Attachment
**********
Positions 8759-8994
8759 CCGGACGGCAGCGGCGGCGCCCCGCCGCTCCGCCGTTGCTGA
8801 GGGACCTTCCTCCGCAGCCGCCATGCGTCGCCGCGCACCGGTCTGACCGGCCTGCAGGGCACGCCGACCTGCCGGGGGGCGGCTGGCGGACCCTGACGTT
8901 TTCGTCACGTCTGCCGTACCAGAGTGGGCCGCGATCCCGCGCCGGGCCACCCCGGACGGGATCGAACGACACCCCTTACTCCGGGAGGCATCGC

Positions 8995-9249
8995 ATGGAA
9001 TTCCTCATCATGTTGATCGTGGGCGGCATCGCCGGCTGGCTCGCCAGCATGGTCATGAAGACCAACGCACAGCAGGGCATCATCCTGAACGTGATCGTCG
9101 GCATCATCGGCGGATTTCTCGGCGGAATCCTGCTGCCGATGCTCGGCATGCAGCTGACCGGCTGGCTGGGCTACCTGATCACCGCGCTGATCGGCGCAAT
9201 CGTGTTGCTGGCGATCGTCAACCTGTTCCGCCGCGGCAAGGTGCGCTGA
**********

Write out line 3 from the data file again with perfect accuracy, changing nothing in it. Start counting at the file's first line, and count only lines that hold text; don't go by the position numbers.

8801 GGGACCTTCCTCCGCAGCCGCCATGCGTCGCCGCGCACCGGTCTGACCGGCCTGCAGGGCACGCCGACCTGCCGGGGGGCGGCTGGCGGACCCTGACGTT